Christopher X J. Jensen
Associate Professor, Pratt Institute

Is the threat of regulation enough to incentivize cooperation from nitrogen polluters?

Posted 01 Jun 2015 / 0

National Public Radio All Things ConsideredIt’s Raining Nitrogen In A Colorado Park. Farmers Can Help Make It Stop

What I find interesting about this example is how the local nature of this problem creates greater incentives for “voluntary” measures taken by polluters to reduce the impacts of their polluting activities. Because the effects of various farming techniques are experienced not far from the farms themselves, there is both greater potential to solve the problem and more reputation at stake for the farmers (for whatever reason, it is more distasteful to pollute your neighbors’ yards than it is to cause pollution effects a world away).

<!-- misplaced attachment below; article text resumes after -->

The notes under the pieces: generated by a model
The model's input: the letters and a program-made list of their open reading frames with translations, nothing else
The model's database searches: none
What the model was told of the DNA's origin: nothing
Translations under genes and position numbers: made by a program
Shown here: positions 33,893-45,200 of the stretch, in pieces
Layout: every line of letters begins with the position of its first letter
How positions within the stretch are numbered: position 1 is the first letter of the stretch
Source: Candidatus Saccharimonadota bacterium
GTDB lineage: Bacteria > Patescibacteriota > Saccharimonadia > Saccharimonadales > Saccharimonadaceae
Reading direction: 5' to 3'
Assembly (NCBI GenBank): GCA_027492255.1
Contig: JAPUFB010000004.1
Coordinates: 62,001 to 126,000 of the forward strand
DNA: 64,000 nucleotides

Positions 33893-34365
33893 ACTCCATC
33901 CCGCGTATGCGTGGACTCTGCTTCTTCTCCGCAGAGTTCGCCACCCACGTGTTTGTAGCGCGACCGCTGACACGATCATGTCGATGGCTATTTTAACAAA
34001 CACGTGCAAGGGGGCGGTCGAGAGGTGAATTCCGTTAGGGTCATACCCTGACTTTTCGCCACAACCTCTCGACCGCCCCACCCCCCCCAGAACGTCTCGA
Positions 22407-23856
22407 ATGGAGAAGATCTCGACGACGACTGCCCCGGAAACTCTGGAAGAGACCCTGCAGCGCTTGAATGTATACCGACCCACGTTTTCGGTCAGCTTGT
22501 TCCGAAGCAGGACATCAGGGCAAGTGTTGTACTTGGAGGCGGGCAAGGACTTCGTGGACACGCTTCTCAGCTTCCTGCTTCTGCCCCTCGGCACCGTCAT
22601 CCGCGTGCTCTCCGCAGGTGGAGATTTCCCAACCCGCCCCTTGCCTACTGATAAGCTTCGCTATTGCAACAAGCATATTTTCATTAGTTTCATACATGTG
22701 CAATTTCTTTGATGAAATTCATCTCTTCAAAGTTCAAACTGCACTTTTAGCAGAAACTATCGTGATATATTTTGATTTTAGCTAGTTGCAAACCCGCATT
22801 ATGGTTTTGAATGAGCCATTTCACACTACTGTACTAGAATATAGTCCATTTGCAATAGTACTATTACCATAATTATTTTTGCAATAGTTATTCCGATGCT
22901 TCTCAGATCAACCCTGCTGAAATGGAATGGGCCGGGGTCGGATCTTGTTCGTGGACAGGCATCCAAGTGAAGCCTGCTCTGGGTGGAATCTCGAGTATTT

The threat of regulation is potent. If what we need from industries that create major ecological impacts is cooperation to reduce their impacts, it is at least worth exploring the question of whether self-regulation might solve the problem before federal regulators move in.

A Minor Post, Cooperation, Environmental Justice, Eutrophication, Political Science, Pollution, Public Policy, Punishment, Reputation, Social Norms

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